DOJ Is Still Investigating Wikileaks

from the that's-a-hell-of-a-long-investigation dept

It’s no secret that many in the US government would love to find a way to charge Wikileaks and Julian Assange with criminal activities for reporting on leaks. However, as many have pointed out, doing so would create a firestorm, because it’s difficult to see how what Wikileaks did is any different than what any news publication would do in publishing leaked documents. The attack on press freedom would be a major problem. Still, the Justice Department has spent years trying to come up with any way possible to charge Assange with a crime. They even tortured Chelsea Manning and then offered her a deal if she lied and claimed that she “conspired” with Assange to release the State Department cables. That didn’t work. Even as the DOJ couldn’t produce any evidence that Manning and Assange conspired, the Defense Department insisted it had to be true. Last year, however, there were finally reports that the DOJ was just about ready to admit that it had no legal case against Assange, with officials effectively admitting that it would be tantamount to suing a newspaper.

But… apparently the DOJ’s investigation still isn’t over. As Marcy Wheeler noted, a FOIA request by EPIC concerning the DOJ’s investigation into Wikileaks supporters has been rejected, because the DOJ’s investigation of Wikileaks is still not closed. In fact, the judge notes that there are “at least two investigations” still going on — the one on Wikileaks itself, and Chelsea Manning’s appeal. On the Wikileaks investigation:

The second type of enforcement proceeding, generally, is the DOJ’s civilian criminal/national security investigation(s) into the unauthorized disclosure of classified information that was published on the WikiLeaks website. The investigation of the unauthorized disclosure is a multi-subject investigation and is still active and ongoing. While there have been developments in the investigation over the last year, the investigation generally remains at the investigative stage. It is this second category of enforcement proceeding that is actually more central to defendants’ Exemption 7(A) withholdings in this case.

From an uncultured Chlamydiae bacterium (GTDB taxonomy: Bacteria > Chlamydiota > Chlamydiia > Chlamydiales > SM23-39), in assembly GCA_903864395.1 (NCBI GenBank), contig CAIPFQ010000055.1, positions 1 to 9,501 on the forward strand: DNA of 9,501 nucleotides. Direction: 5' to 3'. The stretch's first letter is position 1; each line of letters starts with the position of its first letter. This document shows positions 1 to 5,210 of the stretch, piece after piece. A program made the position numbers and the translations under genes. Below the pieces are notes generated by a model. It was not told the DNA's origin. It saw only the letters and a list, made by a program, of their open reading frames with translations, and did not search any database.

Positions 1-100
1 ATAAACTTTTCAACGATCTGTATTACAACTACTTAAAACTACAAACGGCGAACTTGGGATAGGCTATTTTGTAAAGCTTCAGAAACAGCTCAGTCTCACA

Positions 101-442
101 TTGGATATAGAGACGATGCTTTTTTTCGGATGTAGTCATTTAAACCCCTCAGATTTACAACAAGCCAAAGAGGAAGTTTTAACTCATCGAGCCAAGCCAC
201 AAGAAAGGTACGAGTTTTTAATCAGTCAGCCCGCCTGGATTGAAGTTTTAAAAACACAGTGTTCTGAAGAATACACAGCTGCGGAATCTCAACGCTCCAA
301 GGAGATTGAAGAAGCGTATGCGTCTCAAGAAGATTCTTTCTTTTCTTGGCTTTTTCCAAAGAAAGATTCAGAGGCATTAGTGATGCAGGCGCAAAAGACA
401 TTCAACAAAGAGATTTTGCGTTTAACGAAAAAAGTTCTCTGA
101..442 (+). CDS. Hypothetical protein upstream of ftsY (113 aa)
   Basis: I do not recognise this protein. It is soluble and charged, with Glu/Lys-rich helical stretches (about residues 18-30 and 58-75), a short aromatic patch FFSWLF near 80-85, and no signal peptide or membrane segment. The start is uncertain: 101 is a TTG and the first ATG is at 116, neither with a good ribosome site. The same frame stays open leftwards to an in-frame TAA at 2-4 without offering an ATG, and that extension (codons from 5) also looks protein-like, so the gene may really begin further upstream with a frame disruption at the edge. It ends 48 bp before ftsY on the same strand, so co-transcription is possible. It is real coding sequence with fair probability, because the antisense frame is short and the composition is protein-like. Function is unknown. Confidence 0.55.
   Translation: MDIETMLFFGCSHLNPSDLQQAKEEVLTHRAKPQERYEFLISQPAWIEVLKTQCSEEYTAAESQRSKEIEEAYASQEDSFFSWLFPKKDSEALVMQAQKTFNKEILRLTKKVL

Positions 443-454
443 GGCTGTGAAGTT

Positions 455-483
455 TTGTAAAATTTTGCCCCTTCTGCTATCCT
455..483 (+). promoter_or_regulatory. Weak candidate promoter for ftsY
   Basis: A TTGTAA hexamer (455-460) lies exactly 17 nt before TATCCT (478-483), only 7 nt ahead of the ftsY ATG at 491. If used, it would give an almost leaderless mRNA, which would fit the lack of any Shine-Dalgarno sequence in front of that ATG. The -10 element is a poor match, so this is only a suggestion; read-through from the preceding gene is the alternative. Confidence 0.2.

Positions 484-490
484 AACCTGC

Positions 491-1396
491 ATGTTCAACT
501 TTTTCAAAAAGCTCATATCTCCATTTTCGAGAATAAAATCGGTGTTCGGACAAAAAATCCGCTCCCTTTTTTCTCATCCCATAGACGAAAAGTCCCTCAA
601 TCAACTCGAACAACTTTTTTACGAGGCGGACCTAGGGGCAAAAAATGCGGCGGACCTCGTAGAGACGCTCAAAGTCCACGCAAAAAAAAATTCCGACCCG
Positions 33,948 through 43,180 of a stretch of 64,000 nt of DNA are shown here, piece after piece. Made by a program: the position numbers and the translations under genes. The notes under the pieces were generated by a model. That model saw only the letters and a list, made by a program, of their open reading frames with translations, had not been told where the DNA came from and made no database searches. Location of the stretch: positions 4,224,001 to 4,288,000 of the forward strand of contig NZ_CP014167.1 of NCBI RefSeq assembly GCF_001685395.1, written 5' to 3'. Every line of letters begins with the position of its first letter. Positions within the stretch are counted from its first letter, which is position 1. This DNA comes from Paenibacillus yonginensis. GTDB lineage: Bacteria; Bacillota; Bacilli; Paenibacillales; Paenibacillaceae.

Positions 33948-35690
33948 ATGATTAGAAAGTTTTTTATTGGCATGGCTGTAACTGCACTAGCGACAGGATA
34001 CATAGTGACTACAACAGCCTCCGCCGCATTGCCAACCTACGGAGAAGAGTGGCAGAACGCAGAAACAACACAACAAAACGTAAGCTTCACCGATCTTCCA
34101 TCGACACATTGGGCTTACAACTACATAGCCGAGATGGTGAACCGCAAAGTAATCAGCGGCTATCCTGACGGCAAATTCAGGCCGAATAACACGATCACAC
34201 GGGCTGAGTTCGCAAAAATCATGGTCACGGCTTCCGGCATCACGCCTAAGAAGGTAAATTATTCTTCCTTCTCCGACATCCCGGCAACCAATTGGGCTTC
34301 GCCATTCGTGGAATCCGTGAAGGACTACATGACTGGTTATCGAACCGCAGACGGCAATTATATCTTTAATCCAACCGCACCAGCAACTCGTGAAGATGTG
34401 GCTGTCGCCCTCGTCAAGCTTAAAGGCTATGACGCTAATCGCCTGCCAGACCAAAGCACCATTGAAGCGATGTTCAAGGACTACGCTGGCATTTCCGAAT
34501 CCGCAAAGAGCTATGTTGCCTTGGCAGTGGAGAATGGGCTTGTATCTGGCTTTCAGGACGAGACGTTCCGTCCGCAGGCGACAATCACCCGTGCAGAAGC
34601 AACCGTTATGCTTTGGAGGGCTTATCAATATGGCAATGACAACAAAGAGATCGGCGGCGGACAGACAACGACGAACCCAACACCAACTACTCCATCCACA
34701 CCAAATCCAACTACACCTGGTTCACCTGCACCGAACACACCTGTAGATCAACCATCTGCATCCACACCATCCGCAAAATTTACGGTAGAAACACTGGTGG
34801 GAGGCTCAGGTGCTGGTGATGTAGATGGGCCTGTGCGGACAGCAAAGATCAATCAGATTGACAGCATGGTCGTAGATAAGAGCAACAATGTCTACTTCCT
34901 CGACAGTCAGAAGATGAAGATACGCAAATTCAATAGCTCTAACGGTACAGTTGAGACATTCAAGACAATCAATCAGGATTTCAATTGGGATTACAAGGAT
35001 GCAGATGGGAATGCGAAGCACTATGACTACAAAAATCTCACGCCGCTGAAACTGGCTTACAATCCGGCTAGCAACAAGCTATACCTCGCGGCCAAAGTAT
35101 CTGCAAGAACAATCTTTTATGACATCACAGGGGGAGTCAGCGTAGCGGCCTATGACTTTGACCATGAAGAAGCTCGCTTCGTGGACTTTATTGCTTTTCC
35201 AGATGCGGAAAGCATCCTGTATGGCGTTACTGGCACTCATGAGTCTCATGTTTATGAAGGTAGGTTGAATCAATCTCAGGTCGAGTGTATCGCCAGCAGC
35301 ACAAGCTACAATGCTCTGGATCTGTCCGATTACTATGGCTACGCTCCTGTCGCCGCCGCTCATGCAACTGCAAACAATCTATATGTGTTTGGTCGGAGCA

So, despite basically admitting last year that there is no case, the government has not yet given up that it can find something to pin on Assange and “there have been developments in the investigation over the last year.” This is an investigation that has been going on for about four years already. It would appear that at least some folks at the DOJ are still obsessed with finding some way to charge Assange with some crime, just because.

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Comments on “DOJ Is Still Investigating Wikileaks”

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Anonymous Coward says:

Re: Manning

While I never trusted anything that the Government itself says, I ‘used’ to believe that whatever evidence that was produced should be considered reliable. Now I no longer consider any evidence they provide as being genuine because the culture is only after silencing political and corporate enemies.

Anonymous Coward says:

Re: Manning

The government has wasted the level of trust the public has placed in it in the last decade or so. From Iraq and Afghanistan, to Libya, to Wall Street, to the revolving door of regulators.

In addition, it’s really fucking hard to torture youjrself – mostly becaus emost torture methods require external stimuli.

Anonymous Coward says:

Re: Re: Re:

Compare the documents released by Manning and Snowden. Every single document Snowden has released reveals wrongdoing, the same cannot be said for Manning.

Hard to make the case for pure whistle blower when the vast majority of the documents leaked by Manning had nothing to do with revealing wrongdoing.

Internet Zen Master (profile) says:

Not too surprising

Considering the DOJ is headed by Eric Holder, one of the most incompetent, corrupt US attorney generals in recent history. For example:
-Didn’t go after the banks
-Still hasn’t gone after Clapper for lying to Congress
-Didn’t do much of anything about Fast & Furious
-Having the DOJ represent the government on the side of the broadcasting companies in the Aereo case currently in front of the Supreme court (seriously, wtf is the government doing involved in a battle between corporations?)
-Eagerly went after Megaupload at Hollywood’s request, which blew up in their face in amazing fashion. On top of that, Holder’s DOJ has been trying to prevent Dotcom’s legal team from seeing the evidence against their client/access to MU’s servers, and wants to let Carpathia erase the data now that the DOJ doesn’t need it (tampering with evidence).